Q: Hi Paul, you helped me out a few years back regarding a question on an O-290 D2B and I really value your advice and opinions, so now I’ll ask for your help once again.
I’m new to a beautiful 1974 Piper Arrow, which still has the original IO-360 C1C installed. Total aircraft time is 3,395 hours and TSMOH is 1,309 hours.
My question is regarding proper mag timing on this engine. When going over the aircraft during annual, the timing was checked and found to be at 20° BTC. Looking at the engine data plate it appears someone in the past had re-stamped the data plate to 20° degrees.
Thinking this was a bit unusual, we consulted the Lycoming Operators Manual for this engine and found that this engine should be timed at 25° BTC.
It should be stated there is a special note ** for these models regarding timing that is serial number specific (with note exceptions for the -C1C) and refers the reader to the “nameplate” before timing magnetos.
I can see where this could lead to confusion on proper timing, but we concluded these instructions/specifications state our IO360-C1C sn L-12928-51A should really be timed at 25° BTC.
That said, our mechanic suggested we leave the timing “as is” since the engine performance and mag drop were all in the desired range.
While my years in aviation have generally supported “if it ain’t broke don’t fix it, don’t go looking for trouble” thinking, I’m also a big fan of making sure everything is maintained “to spec. and by the book.”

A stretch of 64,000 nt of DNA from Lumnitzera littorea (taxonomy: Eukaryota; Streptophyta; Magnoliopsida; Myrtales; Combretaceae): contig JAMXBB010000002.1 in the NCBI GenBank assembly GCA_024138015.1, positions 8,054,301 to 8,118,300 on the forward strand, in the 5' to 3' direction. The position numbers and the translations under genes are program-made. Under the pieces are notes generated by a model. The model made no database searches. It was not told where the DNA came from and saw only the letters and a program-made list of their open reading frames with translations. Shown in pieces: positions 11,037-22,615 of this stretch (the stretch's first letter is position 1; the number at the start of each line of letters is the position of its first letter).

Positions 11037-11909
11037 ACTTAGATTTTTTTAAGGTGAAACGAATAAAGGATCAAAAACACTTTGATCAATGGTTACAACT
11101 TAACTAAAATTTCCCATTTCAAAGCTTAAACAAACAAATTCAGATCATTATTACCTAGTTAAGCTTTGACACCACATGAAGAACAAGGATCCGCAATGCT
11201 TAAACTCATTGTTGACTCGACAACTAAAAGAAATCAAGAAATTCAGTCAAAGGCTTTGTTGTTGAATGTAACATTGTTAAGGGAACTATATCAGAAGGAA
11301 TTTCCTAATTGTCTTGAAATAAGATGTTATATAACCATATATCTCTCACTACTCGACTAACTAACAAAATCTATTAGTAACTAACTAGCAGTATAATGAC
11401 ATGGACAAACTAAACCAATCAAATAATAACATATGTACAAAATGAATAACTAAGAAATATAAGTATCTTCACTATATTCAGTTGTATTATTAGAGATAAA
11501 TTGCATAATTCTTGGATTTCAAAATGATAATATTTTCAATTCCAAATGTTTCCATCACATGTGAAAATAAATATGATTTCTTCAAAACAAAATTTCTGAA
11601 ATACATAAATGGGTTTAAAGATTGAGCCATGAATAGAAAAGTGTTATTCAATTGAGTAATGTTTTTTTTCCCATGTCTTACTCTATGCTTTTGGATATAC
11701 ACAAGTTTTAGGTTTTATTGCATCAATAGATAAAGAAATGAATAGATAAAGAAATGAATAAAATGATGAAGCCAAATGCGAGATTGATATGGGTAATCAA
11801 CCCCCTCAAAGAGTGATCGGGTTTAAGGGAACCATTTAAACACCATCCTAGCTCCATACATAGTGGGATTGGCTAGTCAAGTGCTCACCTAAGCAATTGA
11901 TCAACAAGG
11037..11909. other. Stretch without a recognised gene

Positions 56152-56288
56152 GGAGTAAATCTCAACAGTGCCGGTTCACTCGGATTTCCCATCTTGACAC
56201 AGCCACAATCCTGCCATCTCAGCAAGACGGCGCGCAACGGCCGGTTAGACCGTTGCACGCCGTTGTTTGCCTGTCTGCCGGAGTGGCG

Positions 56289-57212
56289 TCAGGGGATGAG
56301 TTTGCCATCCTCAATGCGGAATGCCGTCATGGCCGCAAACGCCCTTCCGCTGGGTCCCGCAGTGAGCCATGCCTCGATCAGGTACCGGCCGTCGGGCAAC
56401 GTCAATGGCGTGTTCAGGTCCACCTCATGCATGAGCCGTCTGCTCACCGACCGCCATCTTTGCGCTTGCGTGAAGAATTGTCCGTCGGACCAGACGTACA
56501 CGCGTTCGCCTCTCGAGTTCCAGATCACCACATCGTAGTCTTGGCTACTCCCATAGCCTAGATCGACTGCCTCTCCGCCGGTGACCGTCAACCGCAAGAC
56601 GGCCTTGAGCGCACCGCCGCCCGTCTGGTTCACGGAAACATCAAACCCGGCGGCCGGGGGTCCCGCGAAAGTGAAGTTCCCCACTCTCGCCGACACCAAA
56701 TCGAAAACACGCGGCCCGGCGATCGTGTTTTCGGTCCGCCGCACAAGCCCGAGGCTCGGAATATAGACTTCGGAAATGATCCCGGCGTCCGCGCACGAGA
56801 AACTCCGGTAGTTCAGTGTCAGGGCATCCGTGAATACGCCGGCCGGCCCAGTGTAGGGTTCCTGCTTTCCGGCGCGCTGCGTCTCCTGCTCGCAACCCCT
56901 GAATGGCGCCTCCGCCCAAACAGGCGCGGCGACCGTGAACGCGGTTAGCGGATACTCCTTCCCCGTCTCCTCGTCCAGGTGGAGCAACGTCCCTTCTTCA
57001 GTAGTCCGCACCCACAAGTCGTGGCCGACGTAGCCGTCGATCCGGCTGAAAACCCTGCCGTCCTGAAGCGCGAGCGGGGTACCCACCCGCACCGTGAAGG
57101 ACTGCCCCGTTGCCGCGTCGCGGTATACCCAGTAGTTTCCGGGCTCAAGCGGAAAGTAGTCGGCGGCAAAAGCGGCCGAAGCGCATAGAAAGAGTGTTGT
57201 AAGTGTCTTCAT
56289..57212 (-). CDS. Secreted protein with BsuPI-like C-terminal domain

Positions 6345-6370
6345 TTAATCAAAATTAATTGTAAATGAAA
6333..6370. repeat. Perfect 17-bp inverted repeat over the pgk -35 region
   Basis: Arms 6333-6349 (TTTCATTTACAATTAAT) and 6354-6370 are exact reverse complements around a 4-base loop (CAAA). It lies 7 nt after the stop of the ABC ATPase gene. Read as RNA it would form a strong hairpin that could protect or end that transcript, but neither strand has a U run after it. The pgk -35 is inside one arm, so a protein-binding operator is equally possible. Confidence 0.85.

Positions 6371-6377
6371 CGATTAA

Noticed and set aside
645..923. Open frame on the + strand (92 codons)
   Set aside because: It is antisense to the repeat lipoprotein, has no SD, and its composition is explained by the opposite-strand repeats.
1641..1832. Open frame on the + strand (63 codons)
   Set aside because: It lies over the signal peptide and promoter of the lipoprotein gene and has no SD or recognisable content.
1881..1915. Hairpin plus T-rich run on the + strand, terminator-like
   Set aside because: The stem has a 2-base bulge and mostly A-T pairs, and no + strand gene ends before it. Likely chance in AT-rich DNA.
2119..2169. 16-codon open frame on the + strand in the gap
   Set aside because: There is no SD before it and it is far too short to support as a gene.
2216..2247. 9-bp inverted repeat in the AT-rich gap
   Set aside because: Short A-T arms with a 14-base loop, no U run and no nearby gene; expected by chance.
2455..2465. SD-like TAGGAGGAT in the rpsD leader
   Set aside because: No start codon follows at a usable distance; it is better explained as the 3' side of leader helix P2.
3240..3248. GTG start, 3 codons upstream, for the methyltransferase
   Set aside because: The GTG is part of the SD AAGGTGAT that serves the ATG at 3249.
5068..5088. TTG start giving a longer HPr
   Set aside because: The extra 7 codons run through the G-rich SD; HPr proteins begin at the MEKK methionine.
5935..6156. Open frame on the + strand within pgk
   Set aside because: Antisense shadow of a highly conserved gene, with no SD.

What is the correct magneto timing for this engine?
A: It’s great to learn that I was able to help you once, so let’s see if I can do it again.
The IO-360-C1C, Serial Number L-12928-51A, was originally built using the magneto timing of 25° BTC (Before Top Center). However, Lycoming introduced Service Bulletin 380A on Nov. 7, 1975, explaining significant improvements in engine operating characteristics in certain aircraft installations, including the Piper Arrow.
My recommendation is to review the engine logbook looking for any reference as to whether compliance with Lycoming Service Bulletin 380 or 380A was ever accomplished.
What may have occurred with your aircraft is that the SB was complied with, but the engine nameplate may never have been replaced per the SB and the magneto nameplate may never have been re-stamped per the SB.
If these two items were overlooked at the time of compliance, anyone checking the timing on the engine who looked at the engine nameplate would use the 25° BTC setting since that was the original timing for this engine when new.
My suggestion is that you review a copy of Lycoming Service Bulletin 380A in conjunction with a close review of the engine logbook and I am certain you’ll learn exactly what you have or what you’ll need to do.
I hope this keeps my track record with you on the positive side!